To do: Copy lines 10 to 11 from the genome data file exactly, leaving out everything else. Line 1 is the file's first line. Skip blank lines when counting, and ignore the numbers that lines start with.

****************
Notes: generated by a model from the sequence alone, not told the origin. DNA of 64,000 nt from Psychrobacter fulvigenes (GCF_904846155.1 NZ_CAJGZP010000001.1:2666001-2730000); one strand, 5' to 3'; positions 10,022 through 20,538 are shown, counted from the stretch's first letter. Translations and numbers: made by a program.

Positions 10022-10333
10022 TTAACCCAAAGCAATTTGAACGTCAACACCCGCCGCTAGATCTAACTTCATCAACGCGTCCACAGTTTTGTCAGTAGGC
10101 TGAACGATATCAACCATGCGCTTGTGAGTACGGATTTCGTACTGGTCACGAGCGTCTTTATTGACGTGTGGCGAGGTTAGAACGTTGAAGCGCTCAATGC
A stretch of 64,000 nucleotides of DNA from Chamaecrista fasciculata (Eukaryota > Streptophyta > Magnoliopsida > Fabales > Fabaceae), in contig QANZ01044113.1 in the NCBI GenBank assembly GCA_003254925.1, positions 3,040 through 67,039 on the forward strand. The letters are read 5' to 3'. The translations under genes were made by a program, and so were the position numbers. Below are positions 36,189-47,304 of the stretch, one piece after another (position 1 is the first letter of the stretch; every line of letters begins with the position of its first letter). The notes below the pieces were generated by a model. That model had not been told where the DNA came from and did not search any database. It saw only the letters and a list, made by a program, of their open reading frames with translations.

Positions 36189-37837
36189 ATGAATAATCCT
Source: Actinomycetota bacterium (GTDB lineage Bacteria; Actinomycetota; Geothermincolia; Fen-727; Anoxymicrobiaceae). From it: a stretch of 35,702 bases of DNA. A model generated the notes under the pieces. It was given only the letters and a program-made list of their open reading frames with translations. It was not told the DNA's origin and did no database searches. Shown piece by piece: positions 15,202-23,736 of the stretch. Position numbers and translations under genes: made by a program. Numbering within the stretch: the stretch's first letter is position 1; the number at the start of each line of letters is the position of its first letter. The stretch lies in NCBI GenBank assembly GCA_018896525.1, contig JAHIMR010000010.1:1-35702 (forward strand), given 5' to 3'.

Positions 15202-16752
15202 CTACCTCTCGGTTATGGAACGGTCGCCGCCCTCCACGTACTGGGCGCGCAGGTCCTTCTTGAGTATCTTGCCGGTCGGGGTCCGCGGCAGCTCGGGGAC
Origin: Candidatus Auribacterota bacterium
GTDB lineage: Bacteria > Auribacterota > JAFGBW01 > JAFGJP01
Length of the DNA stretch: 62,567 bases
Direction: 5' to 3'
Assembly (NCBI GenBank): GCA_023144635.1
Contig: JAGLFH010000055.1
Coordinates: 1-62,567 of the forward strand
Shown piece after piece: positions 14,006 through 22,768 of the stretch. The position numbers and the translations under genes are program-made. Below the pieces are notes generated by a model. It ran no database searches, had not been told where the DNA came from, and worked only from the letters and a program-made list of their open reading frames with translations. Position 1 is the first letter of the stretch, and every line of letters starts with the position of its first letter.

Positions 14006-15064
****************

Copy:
15202 CTACCTCTCGGTTATGGAACGGTCGCCGCCCTCCACGTACTGGGCGCGCAGGTCCTTCTTGAGTATCTTGCCGGTCGGGGTCCGCGGCAGCTCGGGGAC
Origin: Candidatus Auribacterota bacterium